20 Reasons to Visit Australia – Snakes

Did you know that of the 25 most venomous snakes in the world, the top 11 are found in Australia? A total of 20 of the 25 most venomous snakes are found in Australia. Two are found in Asia, and 1 each in PNG, North America, and South America.

Snake tips: Freeze, and wait for it to go away. With the exception of the death adder, snakes are more scared of you than you are of them. Also, wear jeans. The fangs of the majority of Australian snakes are too delicate to bite through jeans.

Coastal Taipan

Names: Taipan

Recorded Deaths: unknown – almost always fatal without antivenom

Appearance: brown, and between 1.5m and 2m long. They have the longest fangs of any Australian snake (13cm).

Most Venomous Snakes in the World Ranking: 3rd

Location: Along the northern coastal areas.

Venom: Almost always fatal without treatment. The venom affects the nervous system and blood, causing nausea, convulsions, internal bleeding, destruction of the muscles, and kidney damage. Death can occur in as little as 30 minutes.

Antivenom: Since 1956.

Inland Taipan

Names: Taipan.

Recorded deaths: unknown

Appearance: brown-grey, and between 1.8m and 2.5m long.

Most Venomous Snakes in the World Ranking: 1st

Location: in cracks and crevices on dry, rocky plains – mostly in the border area where QLD, SA, NSW, and the NT meet.

Venom: The most toxic in the world (according to tests on rats). It is estimated that it would kill an adult within 45 minutes.

Antivenom: Yes.

Death Adder

Names: Death Adder

Recorded deaths: lots

Appearance: short and fat, not more than a metre long

Most Venomous Snake in the World Ranking: 8th

Location: all over. They aren’t scared of humans and will sit in the path until touched.

Venom: Contains and neurotoxin which causes a loss of motor and sensory function (including breathing), resulting in paralysis. ½ of all bites were fatal before the antivenom was introduced.

Antivenom: Yes.

Brown snake

Names: Brown Snake, Eastern Brown Snake, Common Brown Snake

Recorded deaths: lots

Appearance: brown, and usually between 1.5m and 2.3m.

Most Venemous Snake in the World Ranking: 2nd

Location: populated areas, particularly farms or anywhere with mice.

Venom: causes death to humans very quickly if untreated. It causes progressive paralysis and stops blood from clotting. Victims can collapse within a few minutes.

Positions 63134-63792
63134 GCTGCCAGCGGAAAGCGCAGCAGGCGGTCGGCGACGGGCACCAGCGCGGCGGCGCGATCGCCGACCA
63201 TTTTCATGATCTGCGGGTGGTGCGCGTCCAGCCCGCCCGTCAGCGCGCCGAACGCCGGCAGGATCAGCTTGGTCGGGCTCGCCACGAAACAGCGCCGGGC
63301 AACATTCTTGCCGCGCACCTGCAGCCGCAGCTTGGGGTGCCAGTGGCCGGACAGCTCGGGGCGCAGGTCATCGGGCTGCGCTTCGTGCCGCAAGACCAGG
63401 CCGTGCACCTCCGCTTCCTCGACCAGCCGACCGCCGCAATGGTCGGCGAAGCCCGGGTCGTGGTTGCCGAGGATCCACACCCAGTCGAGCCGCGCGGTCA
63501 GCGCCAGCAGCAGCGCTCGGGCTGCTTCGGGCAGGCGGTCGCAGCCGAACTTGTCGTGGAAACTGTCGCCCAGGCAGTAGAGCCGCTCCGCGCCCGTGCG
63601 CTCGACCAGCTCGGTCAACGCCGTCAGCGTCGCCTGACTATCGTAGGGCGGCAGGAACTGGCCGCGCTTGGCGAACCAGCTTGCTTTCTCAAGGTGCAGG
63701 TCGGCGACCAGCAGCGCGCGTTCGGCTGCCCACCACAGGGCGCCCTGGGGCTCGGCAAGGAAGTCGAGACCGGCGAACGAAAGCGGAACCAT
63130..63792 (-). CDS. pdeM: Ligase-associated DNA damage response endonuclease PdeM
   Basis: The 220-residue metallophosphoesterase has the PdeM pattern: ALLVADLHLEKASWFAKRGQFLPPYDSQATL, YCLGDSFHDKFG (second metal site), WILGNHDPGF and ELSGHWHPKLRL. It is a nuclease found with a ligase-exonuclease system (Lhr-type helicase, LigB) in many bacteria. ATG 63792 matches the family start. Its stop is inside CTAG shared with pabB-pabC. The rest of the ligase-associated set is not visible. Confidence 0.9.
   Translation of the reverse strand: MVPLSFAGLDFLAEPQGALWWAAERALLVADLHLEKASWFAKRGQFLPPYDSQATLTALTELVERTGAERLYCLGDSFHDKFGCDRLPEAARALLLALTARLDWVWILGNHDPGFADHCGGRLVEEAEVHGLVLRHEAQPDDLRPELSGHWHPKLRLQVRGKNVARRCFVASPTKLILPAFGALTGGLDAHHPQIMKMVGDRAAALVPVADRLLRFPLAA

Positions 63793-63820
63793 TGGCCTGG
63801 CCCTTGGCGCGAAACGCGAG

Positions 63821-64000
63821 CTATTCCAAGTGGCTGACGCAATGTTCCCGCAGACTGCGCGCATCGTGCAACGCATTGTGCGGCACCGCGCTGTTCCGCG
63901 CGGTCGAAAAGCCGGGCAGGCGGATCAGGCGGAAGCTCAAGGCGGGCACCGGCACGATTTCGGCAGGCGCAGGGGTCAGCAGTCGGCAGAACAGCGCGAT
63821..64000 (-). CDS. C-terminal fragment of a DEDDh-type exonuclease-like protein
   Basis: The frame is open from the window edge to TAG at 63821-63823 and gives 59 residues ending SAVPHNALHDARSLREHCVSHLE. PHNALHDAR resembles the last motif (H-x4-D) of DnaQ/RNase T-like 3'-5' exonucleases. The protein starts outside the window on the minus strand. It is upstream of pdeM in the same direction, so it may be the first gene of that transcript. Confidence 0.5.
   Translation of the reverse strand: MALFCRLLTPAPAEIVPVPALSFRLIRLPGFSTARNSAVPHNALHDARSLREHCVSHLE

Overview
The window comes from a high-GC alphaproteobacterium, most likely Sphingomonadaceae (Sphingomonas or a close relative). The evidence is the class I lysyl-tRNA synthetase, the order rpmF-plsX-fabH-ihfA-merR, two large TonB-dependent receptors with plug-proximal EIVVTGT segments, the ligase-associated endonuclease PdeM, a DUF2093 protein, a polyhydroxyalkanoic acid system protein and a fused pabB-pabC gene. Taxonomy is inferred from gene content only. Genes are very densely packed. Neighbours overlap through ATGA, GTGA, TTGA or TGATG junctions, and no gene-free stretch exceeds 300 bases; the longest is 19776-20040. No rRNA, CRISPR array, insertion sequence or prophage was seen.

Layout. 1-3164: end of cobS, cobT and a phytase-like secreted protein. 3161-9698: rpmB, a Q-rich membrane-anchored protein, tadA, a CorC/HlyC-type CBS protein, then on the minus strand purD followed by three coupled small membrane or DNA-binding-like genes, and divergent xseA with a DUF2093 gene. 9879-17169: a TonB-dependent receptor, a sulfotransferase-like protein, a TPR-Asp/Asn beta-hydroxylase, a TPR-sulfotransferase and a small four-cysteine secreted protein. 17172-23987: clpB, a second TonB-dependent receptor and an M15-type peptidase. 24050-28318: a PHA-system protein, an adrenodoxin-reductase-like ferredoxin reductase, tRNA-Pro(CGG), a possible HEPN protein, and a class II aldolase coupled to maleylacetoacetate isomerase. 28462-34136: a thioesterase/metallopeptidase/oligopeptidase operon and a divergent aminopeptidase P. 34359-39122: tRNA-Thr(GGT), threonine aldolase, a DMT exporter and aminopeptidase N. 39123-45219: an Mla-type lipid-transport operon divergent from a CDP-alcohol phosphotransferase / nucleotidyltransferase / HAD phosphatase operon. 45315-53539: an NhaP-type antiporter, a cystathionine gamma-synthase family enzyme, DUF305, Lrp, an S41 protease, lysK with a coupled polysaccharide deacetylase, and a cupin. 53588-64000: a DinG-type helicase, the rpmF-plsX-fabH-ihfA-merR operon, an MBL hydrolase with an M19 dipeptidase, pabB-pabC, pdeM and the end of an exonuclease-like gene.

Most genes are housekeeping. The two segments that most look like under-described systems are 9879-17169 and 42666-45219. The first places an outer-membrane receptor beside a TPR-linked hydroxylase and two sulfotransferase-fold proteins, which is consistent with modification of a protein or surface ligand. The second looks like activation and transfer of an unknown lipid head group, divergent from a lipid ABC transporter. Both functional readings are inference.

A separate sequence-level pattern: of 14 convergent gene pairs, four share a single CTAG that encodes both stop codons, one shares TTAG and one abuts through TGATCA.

Antivenom: yes, but it takes multiple doses to reverse a brown snake bite.

Tiger snake

Names: tiget snake

Recorded deaths: lots; second-highest number of bites in Australia

Appearance: striped, 1.5m long

Most Venomous Snake in the World Ranking: 6th

Location: farms and outer suburban houses, or anywhere with mice.

Venom: fatal if untreated. It causes pain in the neck and feet, tingling, numbness and sweating, followed by breathing difficulties and paralysis. The tiger snake also damages blood and muscles, which can lead to renal failure.

Antivenom: yes.

Mulga snake

Names: Mulga, King Brown, Pilbara cobra

Recorded deaths: yes

Appearance: brown, 2.5m to 3m long.

Most Venomous Snake in the World Ranking: 20th

Location: most of Australia, except eastern and southern coastal regions.

Venom: output is the highest of any snake in the world, injecting up to 150mg at once. They bite savagely, hanging on and chewing as they inject the venom. It destroys blood cells and affects muscles and nerves.

Antivenom: yes; black snake antivenom should be used.

Black Snake

Names: Black snake, Red-Belly Black, common black snake

Recorded deaths: unknown

Appearance: black, with a red belly. 2m long.

Most Venomous Snake in the World Ranking: 21st

Location: eastern and south-eastern coastal areas, very common in urban areas

Venom: causes muscle and nerve damage.

Antivenom: yes, although tiger snake antivenom can be used at a lower dosage with fewer side effects

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